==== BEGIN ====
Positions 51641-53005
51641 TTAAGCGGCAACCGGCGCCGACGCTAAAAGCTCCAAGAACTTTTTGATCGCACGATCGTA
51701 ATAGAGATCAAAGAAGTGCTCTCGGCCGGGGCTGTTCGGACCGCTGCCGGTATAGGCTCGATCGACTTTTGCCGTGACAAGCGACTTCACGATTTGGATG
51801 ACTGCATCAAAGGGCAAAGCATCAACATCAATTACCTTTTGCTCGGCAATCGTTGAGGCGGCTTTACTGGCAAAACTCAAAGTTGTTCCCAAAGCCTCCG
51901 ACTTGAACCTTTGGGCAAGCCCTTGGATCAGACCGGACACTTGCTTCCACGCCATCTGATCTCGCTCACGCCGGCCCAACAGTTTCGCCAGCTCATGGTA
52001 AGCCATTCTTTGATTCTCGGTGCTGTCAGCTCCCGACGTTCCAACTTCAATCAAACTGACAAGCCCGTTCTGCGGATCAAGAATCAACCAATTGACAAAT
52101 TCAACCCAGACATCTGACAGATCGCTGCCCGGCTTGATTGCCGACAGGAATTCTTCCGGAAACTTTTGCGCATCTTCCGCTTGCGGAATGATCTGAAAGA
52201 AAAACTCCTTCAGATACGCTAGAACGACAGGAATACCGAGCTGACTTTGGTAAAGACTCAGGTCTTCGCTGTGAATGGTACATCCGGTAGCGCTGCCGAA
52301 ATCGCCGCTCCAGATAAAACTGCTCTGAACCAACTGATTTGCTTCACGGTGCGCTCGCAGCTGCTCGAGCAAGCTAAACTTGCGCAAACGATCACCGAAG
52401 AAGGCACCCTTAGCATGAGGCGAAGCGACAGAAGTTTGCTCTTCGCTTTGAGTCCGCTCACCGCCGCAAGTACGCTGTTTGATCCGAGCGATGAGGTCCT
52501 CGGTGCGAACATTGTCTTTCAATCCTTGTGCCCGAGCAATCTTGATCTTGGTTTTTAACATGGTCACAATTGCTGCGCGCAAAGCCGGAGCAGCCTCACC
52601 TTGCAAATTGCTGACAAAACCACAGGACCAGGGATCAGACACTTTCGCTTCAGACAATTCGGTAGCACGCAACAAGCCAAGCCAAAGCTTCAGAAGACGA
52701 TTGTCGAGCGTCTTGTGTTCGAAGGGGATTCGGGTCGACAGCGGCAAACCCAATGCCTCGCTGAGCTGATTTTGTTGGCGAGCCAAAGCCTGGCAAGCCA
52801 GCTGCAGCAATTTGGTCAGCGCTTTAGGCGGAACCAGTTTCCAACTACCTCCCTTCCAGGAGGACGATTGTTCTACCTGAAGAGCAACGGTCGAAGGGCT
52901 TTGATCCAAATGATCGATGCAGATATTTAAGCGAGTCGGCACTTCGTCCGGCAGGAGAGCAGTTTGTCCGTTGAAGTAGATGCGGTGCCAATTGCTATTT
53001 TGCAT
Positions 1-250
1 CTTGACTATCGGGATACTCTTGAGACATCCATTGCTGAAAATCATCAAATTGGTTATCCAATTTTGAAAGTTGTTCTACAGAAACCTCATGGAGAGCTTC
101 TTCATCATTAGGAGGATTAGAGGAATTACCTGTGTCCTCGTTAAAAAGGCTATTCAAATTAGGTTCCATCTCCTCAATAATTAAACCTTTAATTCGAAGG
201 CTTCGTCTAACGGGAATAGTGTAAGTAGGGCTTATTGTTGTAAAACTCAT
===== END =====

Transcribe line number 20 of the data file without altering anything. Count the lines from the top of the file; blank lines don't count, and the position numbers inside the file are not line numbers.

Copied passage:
201 CTTCGTCTAACGGGAATAGTGTAAGTAGGGCTTATTGTTGTAAAACTCAT